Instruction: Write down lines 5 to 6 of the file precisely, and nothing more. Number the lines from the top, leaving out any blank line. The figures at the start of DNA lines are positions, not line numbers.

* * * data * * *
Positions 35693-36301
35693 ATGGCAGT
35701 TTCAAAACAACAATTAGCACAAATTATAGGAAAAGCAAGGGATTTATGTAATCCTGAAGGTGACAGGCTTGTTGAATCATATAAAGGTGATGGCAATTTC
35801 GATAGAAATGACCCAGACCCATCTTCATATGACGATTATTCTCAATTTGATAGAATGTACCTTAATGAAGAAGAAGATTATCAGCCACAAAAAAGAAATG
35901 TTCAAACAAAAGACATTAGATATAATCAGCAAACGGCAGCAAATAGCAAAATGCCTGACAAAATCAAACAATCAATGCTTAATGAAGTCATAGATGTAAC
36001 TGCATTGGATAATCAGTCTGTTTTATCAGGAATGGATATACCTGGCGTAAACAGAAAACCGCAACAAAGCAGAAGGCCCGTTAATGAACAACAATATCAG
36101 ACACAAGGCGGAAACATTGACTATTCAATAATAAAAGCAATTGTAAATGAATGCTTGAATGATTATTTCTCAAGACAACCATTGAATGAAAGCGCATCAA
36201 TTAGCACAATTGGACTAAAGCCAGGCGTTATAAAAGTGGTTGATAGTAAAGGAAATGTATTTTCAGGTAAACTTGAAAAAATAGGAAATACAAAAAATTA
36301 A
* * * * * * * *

35901 TTCAAACAAAAGACATTAGATATAATCAGCAAACGGCAGCAAATAGCAAAATGCCTGACAAAATCAAACAATCAATGCTTAATGAAGTCATAGATGTAAC
36001 TGCATTGGATAATCAGTCTGTTTTATCAGGAATGGATATACCTGGCGTAAACAGAAAACCGCAACAAAGCAGAAGGCCCGTTAATGAACAACAATATCAG